ERIC Number: ED313083
Record Type: RIE
Publication Date: 1989
Reference Count: N/A
Humanizing Occupational Education: Outcomes.
Kuss, Hans J.
Technicians and scientists seem to have lost their ability to communicate across specializations and with the general public. A study was conducted at McDonnell Douglas Corporation, in Missouri, to assess differences in communicative ability among accountants and computer programmers. The present study sought to determine the effects of a liberal arts education on communicative ability, i.e., whether courses in English and literature affected the communicative ability of accountants and computer programs. McDonnell Douglas Corporation provided their employee samples of accountants and computer programmers for the study, while Southern Illinois University's graduate school of arts and sciences provided the computer science and literature student samples. The Truell Comm Style instrument was administered to each of these four groups to measure the analytical, affiliative, conceptual, and activative characteristics of the respondents' communication styles. The primary communication style of the accountants, computer programmers, and computer science graduate students was analytical, while the primary style of the English/literature graduate students was conceptual. Accountants and computer programmers who studied more than three courses in English/literature showed higher conceptual ability. A general education, with copious amounts of liberal arts courses should be the central core of education, with a thoughtful connectedness of attached occupational courses. (AYC)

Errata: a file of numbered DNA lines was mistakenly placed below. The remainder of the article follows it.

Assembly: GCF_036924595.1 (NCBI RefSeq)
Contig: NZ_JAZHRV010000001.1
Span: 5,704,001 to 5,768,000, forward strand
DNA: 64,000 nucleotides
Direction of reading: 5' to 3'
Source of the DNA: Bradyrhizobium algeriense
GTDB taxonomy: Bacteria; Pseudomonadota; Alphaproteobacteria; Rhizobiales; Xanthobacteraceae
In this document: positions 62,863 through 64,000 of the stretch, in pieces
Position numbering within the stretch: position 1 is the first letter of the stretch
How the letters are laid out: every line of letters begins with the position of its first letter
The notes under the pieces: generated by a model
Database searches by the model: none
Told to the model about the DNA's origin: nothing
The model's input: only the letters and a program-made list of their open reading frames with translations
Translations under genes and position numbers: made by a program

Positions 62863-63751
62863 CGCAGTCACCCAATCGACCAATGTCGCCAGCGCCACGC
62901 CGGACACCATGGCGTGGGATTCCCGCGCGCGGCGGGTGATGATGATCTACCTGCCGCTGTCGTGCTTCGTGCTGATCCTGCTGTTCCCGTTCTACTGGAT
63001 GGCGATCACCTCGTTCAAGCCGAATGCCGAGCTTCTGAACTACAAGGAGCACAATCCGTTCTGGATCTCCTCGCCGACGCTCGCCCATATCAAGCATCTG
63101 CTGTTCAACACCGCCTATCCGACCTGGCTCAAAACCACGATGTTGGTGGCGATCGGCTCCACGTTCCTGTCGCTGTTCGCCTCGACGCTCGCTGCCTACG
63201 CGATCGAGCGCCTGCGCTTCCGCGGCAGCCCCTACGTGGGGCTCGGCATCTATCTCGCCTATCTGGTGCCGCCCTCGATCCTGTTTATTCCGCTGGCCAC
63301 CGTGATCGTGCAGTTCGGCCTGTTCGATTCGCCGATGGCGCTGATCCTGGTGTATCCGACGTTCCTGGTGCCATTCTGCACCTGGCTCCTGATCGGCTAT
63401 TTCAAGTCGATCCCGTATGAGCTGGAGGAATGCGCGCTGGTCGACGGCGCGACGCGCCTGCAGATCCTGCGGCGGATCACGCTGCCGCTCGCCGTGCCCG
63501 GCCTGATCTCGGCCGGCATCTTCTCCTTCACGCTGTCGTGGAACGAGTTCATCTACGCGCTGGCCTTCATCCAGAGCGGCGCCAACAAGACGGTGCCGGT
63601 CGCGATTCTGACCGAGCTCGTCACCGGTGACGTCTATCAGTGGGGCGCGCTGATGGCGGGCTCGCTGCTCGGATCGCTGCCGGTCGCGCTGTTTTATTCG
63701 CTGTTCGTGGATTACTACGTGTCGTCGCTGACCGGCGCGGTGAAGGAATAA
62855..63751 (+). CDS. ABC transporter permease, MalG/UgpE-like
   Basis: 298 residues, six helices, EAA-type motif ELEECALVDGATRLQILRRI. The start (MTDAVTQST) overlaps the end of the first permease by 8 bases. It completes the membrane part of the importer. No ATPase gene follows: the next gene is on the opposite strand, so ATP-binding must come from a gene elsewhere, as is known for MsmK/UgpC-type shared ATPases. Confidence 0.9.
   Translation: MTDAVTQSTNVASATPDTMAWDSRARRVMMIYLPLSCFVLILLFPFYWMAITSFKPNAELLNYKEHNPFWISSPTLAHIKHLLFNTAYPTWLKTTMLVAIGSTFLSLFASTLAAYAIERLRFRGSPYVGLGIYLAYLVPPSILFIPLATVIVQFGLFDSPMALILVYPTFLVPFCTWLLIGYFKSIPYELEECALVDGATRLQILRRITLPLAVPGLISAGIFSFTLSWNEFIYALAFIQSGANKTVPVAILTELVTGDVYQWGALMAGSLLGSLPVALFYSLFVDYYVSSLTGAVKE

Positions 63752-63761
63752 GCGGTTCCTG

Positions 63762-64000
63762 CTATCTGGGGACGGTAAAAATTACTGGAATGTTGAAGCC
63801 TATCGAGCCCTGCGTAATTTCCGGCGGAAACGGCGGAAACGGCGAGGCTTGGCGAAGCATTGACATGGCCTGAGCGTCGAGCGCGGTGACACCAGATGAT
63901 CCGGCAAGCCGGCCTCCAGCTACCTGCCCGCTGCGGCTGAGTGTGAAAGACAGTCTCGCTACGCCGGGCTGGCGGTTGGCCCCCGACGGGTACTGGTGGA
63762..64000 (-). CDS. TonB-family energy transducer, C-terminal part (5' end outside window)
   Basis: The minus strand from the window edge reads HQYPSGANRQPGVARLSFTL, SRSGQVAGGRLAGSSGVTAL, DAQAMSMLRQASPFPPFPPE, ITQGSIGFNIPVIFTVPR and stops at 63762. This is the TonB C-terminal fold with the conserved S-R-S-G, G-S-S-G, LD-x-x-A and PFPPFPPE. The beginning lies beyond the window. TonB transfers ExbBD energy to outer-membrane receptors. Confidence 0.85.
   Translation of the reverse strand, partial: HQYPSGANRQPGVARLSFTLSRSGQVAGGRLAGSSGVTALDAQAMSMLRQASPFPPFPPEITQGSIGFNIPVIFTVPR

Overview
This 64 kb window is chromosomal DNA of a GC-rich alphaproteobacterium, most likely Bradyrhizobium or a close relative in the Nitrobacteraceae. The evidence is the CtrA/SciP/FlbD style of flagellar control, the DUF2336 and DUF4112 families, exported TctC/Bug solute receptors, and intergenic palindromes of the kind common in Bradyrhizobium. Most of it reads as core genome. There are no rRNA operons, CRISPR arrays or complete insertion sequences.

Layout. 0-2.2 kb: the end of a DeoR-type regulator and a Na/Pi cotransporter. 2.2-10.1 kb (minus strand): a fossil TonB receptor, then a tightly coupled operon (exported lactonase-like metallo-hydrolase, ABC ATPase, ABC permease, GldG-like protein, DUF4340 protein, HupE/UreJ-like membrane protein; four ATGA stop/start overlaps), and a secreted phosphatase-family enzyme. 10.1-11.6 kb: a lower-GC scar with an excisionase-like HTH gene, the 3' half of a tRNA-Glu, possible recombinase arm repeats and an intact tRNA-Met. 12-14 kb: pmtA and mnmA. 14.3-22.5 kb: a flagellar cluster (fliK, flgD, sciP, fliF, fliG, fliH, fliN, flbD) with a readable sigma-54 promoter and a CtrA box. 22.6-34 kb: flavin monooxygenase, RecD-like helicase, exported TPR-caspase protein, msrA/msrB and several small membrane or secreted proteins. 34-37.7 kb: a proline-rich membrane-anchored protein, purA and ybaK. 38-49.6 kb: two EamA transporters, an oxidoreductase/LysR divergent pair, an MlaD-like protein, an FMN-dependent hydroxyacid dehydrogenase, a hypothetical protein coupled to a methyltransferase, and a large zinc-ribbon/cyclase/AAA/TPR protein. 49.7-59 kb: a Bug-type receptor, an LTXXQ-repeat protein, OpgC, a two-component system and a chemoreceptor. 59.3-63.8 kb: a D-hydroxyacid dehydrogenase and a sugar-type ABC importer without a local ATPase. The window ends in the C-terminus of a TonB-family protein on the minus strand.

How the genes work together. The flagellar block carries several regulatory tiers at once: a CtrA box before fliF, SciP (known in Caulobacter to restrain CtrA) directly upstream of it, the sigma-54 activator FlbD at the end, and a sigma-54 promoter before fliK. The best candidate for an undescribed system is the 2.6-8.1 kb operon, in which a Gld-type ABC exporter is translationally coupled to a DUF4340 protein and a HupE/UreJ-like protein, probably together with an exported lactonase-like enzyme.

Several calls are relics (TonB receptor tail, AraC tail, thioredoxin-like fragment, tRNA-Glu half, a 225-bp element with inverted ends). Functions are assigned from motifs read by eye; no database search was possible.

Publication Type: Speeches/Meeting Papers; Reports - Evaluative; Opinion Papers
Education Level: N/A
Audience: Administrators; Practitioners
Authoring Institution: N/A
Note: Paper presented at the Midwest Conference of Academic Affairs Administrators (St. Louis, MO, November 30-December 2, 1989).